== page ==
A Transcript Of The Video Study

In our previous study, I attempted to explain how the Covenant of Works and the Covenant of Grace differ from the Mosaic Covenant. In my closing statements, I provided an outline for the law which governs each covenant. Under the Covenant of Works, the Heart Law is a twofold law ordained by God for all unregenerate sinners—(1) to love God supremely, and (2) to love one’s neighbor as one’s self. Under the Covenant of Grace, the Gospel Law is ordained by God for all regenerate sinners, which is nothing other than the sinner’s spiritual union with Christ. Under the Mosaic Covenant, the Law of Moses is a threefold law ordained by God for the Jewish people as a nation—(1) as the Jewish people were to be a holy nation, God gave them a Moral Law; (2) as the Jewish people were to be a righteous nation, God gave them a Civil Law; (3) as the Jewish people were to be a religious nation, God gave them a Ceremonial Law. These are the three branches of the Mosaic Law, and together they make up all that God required of the Jewish people as a nation. This covenant and its law remained in operation for around 1,500 years, from the time God organized the Jewish people into a nation under the leadership of Moses in 1491 BC, to the time the Jewish nation came to an end with the destruction of Jerusalem in AD 70. During those centuries, God’s relationship with the Jewish nation was based upon the authority and governed by the parameters of the Mosaic Covenant and the Law of Moses. But as I have shown you, it is an entirely separate covenant from that of Works and Grace. Having said that, there are elements of the Covenant of Works and the Covenant of Grace which are reflected in the Mosaic Covenant. For this study, I would like to highlight some of the more salient ways in which the Mosaic Covenant reflected the Covenants of Works and Grace.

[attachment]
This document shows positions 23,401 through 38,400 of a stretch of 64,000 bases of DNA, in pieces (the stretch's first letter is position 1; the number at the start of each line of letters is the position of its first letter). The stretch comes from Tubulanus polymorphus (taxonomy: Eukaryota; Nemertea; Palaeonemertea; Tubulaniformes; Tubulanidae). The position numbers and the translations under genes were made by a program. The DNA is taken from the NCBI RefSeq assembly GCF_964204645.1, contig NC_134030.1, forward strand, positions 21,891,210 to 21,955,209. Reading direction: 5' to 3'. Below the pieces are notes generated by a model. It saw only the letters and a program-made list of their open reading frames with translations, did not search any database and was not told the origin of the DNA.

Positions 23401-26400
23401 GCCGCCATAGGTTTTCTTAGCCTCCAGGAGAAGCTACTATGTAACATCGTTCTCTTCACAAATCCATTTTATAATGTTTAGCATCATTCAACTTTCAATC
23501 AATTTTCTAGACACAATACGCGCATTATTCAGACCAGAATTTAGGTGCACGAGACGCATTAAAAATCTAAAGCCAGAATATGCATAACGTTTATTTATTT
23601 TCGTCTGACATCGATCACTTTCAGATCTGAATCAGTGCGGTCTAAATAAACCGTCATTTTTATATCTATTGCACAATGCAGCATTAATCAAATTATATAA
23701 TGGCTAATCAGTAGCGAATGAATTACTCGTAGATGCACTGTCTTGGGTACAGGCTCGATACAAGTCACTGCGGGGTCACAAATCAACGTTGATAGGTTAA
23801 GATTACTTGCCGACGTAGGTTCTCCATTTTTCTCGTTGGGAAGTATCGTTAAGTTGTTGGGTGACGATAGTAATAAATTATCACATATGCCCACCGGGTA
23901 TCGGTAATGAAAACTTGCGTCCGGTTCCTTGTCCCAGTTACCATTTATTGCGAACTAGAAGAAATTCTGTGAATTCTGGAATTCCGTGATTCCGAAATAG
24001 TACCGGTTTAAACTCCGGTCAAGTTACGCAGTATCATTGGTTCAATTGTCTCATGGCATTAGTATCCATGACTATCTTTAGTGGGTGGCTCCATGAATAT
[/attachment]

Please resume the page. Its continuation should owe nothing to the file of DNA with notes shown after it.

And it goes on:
Let’s begin with the Covenant of Works. You will notice, the first branch of the Mosaic Law is a reflection of the Heart Law. This first branch is sometimes called the Moral Law, and it was given in the form of ten commandments. These commandments are based upon, and are an application of, the Heart Law. The first four commandments are an application of the first part of the Heart Law—to love God supremely; the remaining six commandments are an application of the second part of the Heart Law—to love one’s neighbor as one’s self. Look at the first four commandments—the Jewish people as a nation were (1) to give allegiance to God alone; (2) to refrain from idolatry; (3) to sanctify the name of the Lord; and (4) to sanctify the sabbath day in honor of God. These four commandments are based on, and are an application of, the first part of the Heart Law—to love God supremely. Look now at the remaining six commandments. They are an application of the second part of the Heart Law—to love one’s neighbor as one’s self. The Jewish people as a nation were (1) to preserve the sanctity of the parental covenant; (2) to preserve the sanctity of human life; (3) to preserve the sanctity of the marriage covenant; (4) to refrain from stealing; (5) to refrain from lying; (6) to refrain from coveting. These six commandments are based on, and are an application of, the second part of the Heart Law—to love one’s neighbor as one’s self.

Now, as we considered in our previous study, these ten commandments were a special application of the Heart Law designed for the Jewish people as a nation. On the one hand, all of the Jewish people were already under the authority of the Covenant of Works and were subject to the law inscribed upon their hearts. It was under the Covenant of Works they would be held accountable to God in the world to come. However, in addition to the Covenant of Works, the Jewish people as a nation were brought under another covenant—the Mosaic Covenant—and as a nation, they were held accountable to God while living in this world not only under the authority of the Covenant of Works, but also under the authority of the Mosaic Covenant. And the point I am highlighting is this—the first branch of the Mosaic Law was a reflection of the Heart Law, which served the deeper purpose of putting the Jewish people in remembrance of their responsibility towards God under the authority of the Covenant of Works.